Resigning to Avoid Participating in Illegal Activity Can Be Protected Under CEPA

A recent decision from the New Jersey Appellate Division decision recognizes that, under the right circumstances an employee can be protected by the Conscientious Employee Protection Act (“CEPA”) when she resigns because she is not willing to participate in her employer’s illegal conduct.  CEPA is New Jersey’s whistleblower law, which many courts have described to be the broadest such law in the nation.

Hope Moser worked for the Streamwood Company as the assistant property manager at the Madison Court apartments. Her immediate supervisor, Scott Leonard, was Streamwood’s regional manager and the son of Streamwood’s owner.

Employee protected by CEPA after refusing to provide false information on housing application formIn January 2021, Mr. Leonard told Ms. Moser that she should check “no” on all housing screening forms in response to the question whether the form was being completed as a Section 8 housing application. Ms. Moster objected because she believed doing so would violate the New Jersey Law Against Discrimination (“LAD”), which prohibits housing discrimination against prospective Section 8 tenants.

In response, Mr. Leonard told her she should check “no” because Streamwood’s properties are “market rate” properties rather than Section 8 properties. Ms. Moser nonetheless still believed that checking “no” would violate the law. Accordingly, she continued to refuse to follow Mr. Leonard’s instruction. In response, Mr. Leonard got angry and told her “things don’t look good for you,” which she took as a threat and an ultimatum to either follow his instruction or resign.

Ms. Moser began experiencing severe anxiety. Accordingly, she took a medical leave for approximately one month. When her medical leave ended, Ms. Moser resigned.

Ms. Moser filed a lawsuit against Streamwood and Mr. Leonard, alleging they constructively discharged her in violation of the CEPA. CEPA is New Jersey’s broad whistleblower law that prohibits employers from retaliating against an employee because she objects to, discloses, or refuses to participate in, among other things, an activity the employee reasonably believes is illegal.

A constructive discharge occurs when an employer makes the work conditions “so intolerable that a reasonable person subject to them would resign.” However, an employee cannot succeed on a constructive discharge claim unless she took “all reasonable steps necessary to remain employed” before she resigned.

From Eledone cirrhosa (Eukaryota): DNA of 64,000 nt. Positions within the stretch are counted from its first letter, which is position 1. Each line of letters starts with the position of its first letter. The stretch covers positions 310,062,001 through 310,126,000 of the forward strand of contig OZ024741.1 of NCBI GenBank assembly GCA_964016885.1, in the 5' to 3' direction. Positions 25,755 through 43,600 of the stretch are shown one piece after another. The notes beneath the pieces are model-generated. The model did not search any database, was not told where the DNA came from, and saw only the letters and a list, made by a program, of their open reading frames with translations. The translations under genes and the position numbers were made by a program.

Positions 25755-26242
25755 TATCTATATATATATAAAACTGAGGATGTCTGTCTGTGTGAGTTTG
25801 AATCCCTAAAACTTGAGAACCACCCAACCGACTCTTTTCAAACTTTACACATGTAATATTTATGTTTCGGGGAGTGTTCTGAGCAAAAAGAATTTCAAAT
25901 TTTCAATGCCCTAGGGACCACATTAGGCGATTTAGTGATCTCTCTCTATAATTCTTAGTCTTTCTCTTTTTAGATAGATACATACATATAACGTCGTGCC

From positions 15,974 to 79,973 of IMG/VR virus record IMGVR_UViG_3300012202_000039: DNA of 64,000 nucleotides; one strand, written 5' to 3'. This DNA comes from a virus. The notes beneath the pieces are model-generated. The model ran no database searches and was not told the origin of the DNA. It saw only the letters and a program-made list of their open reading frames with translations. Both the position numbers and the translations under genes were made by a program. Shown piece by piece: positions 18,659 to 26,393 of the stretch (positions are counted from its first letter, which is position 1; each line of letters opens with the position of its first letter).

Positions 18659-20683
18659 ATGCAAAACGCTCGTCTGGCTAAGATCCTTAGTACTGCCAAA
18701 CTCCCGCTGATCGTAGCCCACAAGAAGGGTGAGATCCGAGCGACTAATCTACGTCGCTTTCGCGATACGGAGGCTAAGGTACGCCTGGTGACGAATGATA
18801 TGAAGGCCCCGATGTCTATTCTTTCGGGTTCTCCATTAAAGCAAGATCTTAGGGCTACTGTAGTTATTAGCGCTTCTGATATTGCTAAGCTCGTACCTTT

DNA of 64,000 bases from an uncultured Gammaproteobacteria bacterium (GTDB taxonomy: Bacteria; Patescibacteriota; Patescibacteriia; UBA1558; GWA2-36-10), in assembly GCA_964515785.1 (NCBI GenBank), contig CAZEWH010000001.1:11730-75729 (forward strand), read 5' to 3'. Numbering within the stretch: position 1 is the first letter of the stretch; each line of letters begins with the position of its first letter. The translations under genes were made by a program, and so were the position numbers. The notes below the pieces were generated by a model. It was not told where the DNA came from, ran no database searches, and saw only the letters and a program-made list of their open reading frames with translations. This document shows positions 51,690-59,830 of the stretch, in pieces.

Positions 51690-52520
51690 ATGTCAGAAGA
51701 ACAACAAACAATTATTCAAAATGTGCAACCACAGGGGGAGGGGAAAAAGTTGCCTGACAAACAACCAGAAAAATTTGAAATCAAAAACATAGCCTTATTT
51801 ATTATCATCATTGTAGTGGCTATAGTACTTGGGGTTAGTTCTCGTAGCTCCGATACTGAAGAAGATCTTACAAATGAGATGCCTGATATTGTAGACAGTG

Streamwood and Mr. Leonard eventually filed a motion for summary judgment, seeking to dismiss Ms. Moser’s lawsuit. The trial court judge granted the motion. He ruled that that a single comment, “things don’t look good for you,” was not enough to support her CEPA claim. The judge also concluded that failed to take all reasonable steps to remain employed before she resigned. Ms. Moser appealed.

In Moser v. The Streamwood Company, the Appellate Division disagreed. It explained that it was not just a single comment by Mr. Leonard that caused Ms. Moser to resign, but Streamwood’s repeated insistence that she indicate that none of the housing screening forms were Section 8 housing application. The appellate court concluded that a reasonable jury can conclude that Streamwood and Mr. Leonard’s conduct was “outrageous,” and Ms. Moser had taken all reasonable steps to remain employed, particularly in light of the fact that Mr. Leonard is the son of Streamwood’s owner and thus any complaint about his actions would have gone to his father, who was unlikely to have done anything to address her concerns. Accordingly, it reversed the trial court’s ruling granting summary judgment.

We note that the Appellate Division’s opinion is unpublished, and thus does not set a binding precedent.

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